When I started thinking about digital and virtual spaces, I ‘just’ wanted to emphasise the limitless possibilities of this new space. Somewhere where humanity can overcome its condition, where we can rethink our bodies, societies, economics – all from the fact that it is a space without materiality. This has been a big utopia of the internet and a driving force for why many people believed in the technological developments in the 90s and 2000s – and which I think still is fuelling the belief in crypto and other decentralised concepts.
Now I believe it is my responsibility to make the inner workings and the consequences of using new technologies more transparent. I would like viewers to leave an exhibition with a sense of amazement towards digital spaces, questioning their materiality and how our bodies relate through them and what environments and realities – bodily, social, emotional, environmental – they have consequences on. All technologies should be a means to better understand what it means to be human.
Nemo Nonnenmacher, καίω (burn), 2023.
As an artist working with the mediums of photography, sculpture, and virtual reality do you feel that these different art forms assist in pointing your viewers into your questioning of our experience and tactility in the virtual space?
When I started working with photography I was fascinated by the fact that everyone can take pictures nowadays. It is a medium that we use on a daily basis to communicate, remember and broadcast – in the case of social media – who we are (or what we want others to see we are). There is a very ingrained scientific connection between what you can see in a photograph and the statement: This is real. It happened. This is proof. I found this psychological ‘hook’ very interesting and a great starting point to look at spaces we don’t consider real, abstract or immaterial – like virtual spaces.
Virtual Reality (as well as Augmented Reality and other Cross-Reality applications) is on the other side of this spectrum, as it bears the possibility of entering a space that (on a superficial level) has no need for a connection to the real world. Its visual worlds can be generated entirely from code, with no physical imprint whatsoever. The starting point for a Virtual Reality experience is usually an expectation of entering another space that is separate from the reality we started in. ‘This is not real anyway’ – a similar psychological hook to photography, just the other way around. This again is what makes it so attractive to work with and to think about how I can connect the exhibition space with the virtual one.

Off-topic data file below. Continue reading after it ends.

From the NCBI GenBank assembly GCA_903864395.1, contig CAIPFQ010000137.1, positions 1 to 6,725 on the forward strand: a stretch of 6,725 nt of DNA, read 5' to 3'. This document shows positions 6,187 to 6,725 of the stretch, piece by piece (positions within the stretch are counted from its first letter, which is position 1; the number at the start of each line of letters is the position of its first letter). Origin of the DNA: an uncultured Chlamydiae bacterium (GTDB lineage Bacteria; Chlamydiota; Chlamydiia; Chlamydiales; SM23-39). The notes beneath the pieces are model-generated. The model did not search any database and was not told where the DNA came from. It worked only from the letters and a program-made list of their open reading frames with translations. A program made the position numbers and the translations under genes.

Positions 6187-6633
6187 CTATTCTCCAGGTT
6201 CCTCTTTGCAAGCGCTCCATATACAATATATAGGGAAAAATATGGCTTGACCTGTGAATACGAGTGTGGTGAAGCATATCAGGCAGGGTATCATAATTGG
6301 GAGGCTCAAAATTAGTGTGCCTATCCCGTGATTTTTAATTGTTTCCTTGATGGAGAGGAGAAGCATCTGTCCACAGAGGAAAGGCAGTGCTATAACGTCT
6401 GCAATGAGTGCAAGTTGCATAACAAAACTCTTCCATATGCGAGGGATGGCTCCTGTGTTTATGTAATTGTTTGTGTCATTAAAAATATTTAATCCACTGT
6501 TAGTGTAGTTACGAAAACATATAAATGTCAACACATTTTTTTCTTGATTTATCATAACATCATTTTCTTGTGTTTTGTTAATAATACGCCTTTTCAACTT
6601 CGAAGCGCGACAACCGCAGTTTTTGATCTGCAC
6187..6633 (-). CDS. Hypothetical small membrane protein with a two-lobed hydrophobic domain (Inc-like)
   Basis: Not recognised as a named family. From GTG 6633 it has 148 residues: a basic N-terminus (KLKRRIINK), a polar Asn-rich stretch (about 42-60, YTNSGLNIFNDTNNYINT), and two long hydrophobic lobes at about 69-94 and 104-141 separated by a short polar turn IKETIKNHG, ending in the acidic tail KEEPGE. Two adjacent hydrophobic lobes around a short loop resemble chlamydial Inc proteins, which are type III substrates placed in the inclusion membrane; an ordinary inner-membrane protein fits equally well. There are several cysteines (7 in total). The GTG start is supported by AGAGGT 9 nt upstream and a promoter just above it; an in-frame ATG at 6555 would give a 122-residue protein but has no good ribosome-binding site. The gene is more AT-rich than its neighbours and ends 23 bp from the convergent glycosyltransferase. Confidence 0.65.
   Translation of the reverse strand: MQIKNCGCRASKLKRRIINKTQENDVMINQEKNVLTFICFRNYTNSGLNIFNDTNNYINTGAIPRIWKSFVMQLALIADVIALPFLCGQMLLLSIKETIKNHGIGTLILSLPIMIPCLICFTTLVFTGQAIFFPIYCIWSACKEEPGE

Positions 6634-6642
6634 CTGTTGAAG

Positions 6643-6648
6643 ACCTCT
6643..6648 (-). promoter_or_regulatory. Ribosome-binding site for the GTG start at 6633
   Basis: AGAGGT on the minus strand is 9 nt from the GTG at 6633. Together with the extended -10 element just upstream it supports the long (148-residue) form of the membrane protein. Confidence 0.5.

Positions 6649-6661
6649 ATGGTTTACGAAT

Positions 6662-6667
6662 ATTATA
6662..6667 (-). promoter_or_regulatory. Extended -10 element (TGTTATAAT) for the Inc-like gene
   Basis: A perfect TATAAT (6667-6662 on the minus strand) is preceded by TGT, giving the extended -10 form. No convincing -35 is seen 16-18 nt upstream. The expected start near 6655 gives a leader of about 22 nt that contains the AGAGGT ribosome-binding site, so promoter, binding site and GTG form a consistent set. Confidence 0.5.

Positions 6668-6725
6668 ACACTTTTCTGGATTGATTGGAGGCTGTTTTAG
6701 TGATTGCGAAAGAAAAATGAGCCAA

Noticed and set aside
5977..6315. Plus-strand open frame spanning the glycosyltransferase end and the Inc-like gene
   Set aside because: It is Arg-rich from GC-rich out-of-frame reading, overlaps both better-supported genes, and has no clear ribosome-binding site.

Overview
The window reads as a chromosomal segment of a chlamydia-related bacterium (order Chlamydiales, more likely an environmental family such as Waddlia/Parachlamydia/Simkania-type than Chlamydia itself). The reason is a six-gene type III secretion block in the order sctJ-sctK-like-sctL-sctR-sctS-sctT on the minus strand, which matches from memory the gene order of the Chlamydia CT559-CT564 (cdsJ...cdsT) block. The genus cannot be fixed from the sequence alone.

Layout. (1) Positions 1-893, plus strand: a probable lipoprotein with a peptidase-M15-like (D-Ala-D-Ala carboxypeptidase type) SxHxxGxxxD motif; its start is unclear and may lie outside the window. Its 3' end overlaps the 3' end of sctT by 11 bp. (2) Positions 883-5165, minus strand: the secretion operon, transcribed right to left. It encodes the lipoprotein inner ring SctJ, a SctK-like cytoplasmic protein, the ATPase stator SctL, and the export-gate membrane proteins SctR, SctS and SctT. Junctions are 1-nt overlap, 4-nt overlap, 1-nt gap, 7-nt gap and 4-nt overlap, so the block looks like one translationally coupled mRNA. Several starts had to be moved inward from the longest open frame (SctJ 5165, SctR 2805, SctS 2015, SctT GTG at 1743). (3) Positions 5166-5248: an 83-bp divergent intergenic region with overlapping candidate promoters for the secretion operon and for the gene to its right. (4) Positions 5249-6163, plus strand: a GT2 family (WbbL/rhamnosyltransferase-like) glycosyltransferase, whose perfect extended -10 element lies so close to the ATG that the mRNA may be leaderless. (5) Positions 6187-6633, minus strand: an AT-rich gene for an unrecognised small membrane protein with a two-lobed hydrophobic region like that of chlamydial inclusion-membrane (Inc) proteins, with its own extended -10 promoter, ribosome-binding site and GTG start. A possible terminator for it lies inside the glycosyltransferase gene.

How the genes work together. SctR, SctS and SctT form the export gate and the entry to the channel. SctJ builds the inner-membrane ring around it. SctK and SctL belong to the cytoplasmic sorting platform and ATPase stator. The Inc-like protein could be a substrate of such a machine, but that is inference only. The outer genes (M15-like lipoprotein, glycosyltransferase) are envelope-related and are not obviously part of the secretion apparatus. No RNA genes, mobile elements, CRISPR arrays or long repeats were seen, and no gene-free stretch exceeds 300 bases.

Sculpture and installation are the physical components that allow me to bring these two expectations together. What I am looking for is something that highlights a sense of space, a site-specifity, a tactility or material that is already present in the digital and image space and makes experiencing one before or after the other more meaningful.
Thinker Maker Space of CYENS, Nicosia. Nemo Nonnenmacher residency exhibition ‘Kaio’. Installation shot.
In 2023, you are planning to work on creating an interactive virtual reality work to develop a fully interactive, world-watchable space that will function both online as well as offline. This biome, as you have referred to it, will be created using new technologies, data-driven elements, real-world data and physical experiences. Could you please elaborate on the challenges and technicalities involved in working on such a technology-advanced project?
On a technical level, the main challenge for this project is that most of the tools and plugins are not built for the use I intend them to use, at least not in the way to combine them. The project draws a lot from resources in gamedesign, the automobile industry and machine learning, and combining these often performance-heavy elements whilst maintaining a freedom to experiment visually is something that you would only find in large industry companies, game and film studios. And even then their technicians would look at you doubtfully and ask: Why would you even want to do it like that?
This means that I have to develop and test all these elements individually, in separate environments, before combining them together in a single biome. This is a great generator for other works along the way, like renderings, videos and sculptural ideas, as they act as little artistic playgrounds. But it also means that you have to keep an overview over compatibility, performance overheads, whether software versions are still working with each other in a few months time or not (quite a few of the applications I work with are in development phase and change frequently).
This makes it feel like a lot of the steps of this project are made on very fragile legs, especially as some of the technologies rise and fall with the combined knowledge of the communities they are built in, online tutorials, waiting for answers on tech-forums, whether they are open-source or not, or if a major player like Meta decides to change their privacy guidelines when it comes using eye tracking in their headsets.